Warren Buffett’s Aussie insurance deal prompts confession

by Maryvonne Gray 17 Jun 2015

Warren Buffett’s Aussie insurance deal prompts confession

The world’s best known investor Warren Buffett made a confession during the announcement of yesterday’s $500 million deal with IAG.

Berkshire Hathaway is to take an approximate 3.7% stake in IAG via a $500 million placement through an initial 10-year, 20% quota share agreement across IAG’s consolidated insurance business.

Dubbed the ‘Oracle of Omaha’, the man who has built up a US$344 billion behemoth in the form of Berkshire Hathaway said striking the Australian deal signified a major first for the company.

“It’s a sort of confession,” Buffett said in his pre-recorded video presentation. “I’m 84 years old and this is my first investment in an Australian company, I’ve been very derelict.

“But it’s been worth waiting for. We’ve now picked the best and we’ve entered into an area of the world where we have done some business before but now we are coming in with an ownership  position – and better late than never and better the best than never. So here we are in Australia and I’m delighted to be here.”

Buffett also spoke of his great love of the insurance industry, detailing how he entered the property/casualty insurance business with a commitment of $8 million which has grown into an operation with a net worth far in excess of $100 billion.

“Despite the fact we are in a great many businesses, our first love, our long time love and our future love has always been the insurance business,” he said.

Since entering into its first commercial transaction with IAG 15 years ago the two companies had got to know each other better.

“We’ve both found a great deal to admire in each other’s organisations,” he said.      

IAG is a terrifically strong company with great strengths in many areas, Berkshire has got some strengths and we believe by bringing these two companies together as partners, that each company will benefit in a very substantial way.”

He added: “Even though this contract runs for 10 years, I expect for decades and decades and decades to come that both companies will benefit in many ways that we can’t even perhaps visualise right now.”

IAG CEO Mike Wilkins agreed the partnership was a ‘win-win’ for both organisations. He said it had been a couple of months to nut out the details with Warren Buffett playing an active part in negotiations.

“I’m not sure how many things happen at Berkshire Hathaway without Warren Buffett signing off on them,” Wilkins said. “Certainly Nick (Hawkins, IAG CFO) and I have had some involvement with him as the deal’s been negotiated.”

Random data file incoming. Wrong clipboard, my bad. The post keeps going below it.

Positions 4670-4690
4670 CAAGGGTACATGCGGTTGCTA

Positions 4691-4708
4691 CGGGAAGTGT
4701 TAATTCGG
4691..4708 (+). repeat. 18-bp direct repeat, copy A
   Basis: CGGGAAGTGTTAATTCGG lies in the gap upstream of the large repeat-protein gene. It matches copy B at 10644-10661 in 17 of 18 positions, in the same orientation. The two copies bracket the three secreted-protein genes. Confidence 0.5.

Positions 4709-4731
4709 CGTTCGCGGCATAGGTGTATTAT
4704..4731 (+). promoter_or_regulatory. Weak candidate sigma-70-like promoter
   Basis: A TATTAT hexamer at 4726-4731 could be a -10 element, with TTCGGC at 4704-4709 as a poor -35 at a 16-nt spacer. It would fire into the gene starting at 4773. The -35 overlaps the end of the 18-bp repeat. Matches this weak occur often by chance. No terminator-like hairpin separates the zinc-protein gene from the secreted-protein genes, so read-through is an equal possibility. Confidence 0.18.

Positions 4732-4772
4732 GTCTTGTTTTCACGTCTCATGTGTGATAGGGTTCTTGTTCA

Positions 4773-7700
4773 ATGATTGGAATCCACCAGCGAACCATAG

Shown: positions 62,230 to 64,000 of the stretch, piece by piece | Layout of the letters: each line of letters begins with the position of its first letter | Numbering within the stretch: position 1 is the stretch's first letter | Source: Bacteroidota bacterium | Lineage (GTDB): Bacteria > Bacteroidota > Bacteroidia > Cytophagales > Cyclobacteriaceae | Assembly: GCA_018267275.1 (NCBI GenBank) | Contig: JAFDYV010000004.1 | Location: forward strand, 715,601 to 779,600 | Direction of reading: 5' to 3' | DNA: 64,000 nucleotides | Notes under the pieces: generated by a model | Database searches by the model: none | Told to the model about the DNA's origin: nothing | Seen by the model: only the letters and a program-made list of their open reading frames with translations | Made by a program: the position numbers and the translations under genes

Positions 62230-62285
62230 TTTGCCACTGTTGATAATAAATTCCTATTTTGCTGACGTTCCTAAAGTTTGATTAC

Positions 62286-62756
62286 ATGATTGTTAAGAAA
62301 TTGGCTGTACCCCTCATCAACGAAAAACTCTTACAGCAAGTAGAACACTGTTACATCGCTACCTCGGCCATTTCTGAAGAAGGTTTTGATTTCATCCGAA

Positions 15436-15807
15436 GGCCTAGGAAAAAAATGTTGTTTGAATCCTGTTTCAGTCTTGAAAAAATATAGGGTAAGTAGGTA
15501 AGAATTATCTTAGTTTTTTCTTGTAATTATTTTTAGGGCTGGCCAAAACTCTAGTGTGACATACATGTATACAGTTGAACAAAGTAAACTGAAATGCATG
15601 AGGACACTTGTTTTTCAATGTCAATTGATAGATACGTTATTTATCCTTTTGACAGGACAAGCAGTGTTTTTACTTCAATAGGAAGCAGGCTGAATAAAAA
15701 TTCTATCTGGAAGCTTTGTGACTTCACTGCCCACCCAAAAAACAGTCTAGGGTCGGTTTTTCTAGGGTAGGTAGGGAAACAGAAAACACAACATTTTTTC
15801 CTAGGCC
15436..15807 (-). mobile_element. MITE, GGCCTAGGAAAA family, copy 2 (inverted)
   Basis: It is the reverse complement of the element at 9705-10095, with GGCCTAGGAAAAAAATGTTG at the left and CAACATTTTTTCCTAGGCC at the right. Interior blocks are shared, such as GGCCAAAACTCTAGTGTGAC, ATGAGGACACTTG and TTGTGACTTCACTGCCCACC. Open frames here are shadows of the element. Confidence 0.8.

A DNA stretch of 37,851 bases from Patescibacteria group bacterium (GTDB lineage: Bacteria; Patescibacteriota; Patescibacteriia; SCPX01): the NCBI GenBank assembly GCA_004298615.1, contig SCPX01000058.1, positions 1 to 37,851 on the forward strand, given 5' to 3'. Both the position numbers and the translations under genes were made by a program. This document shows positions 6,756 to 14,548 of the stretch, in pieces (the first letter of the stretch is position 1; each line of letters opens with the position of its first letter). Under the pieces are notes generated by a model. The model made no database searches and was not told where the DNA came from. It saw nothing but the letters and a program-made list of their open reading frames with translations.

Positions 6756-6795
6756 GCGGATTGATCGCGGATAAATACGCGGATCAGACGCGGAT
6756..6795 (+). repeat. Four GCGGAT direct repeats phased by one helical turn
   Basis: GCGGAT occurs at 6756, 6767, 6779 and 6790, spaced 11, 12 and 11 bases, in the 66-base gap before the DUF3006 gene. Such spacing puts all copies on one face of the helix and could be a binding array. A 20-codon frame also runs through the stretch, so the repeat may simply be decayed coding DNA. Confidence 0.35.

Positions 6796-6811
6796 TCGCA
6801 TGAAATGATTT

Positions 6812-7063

Explaining how the relationship would apply to both IAG’s Australian and New Zealand operations he said: “Berkshire Hathaway will transfer to IAG any personal and SME exposures and business opportunities in Australia and New Zealand.

“In return, IAG will transfer its existing large-corporate property and liability exposures to Berkshire on renewal.”

Wilkins said the premium worth of the business coming from Berkshire was a confidential figure: “We’re not disclosing that but it’s actually negligible. I did say that only about $50 million of premium was going from IAG to Berkshire and what will be coming from Berkshire to IAG is less than that.”

Wilkins said Berkshire Hathaway’s MGA with Steadfast to provide personalised business would now transfer over to IAG.

Steadfast is obviously already an important partner of IAG and we see that that will just strengthen the partnership even further,” he said.

With acquisition opportunities in Australia and New Zealand being harder now, given IAG’s scale in those markets, Wilkins said the partnership enabled IAG to explore expansion opportunities in Asia.

Berkshire Hathaway would not be consulted on future IAG strategic direction, Wilkins said.

“It is us giving Berkshire a 20% whole of account quota share but they follow the fortunes of IAG with that and then they’re making an equity injection to IAG at the same time.

“What they’re doing is endorsing the strategy in the direction of IAG, there is no requirement for us nor any expectation that we would actually consult Berkshire on our strategic direction or on any of the activities that we want to undertake.

“We see it as a strong alignment of interest with Berkshire saying they’re very supportive of IAG and its current future direction.”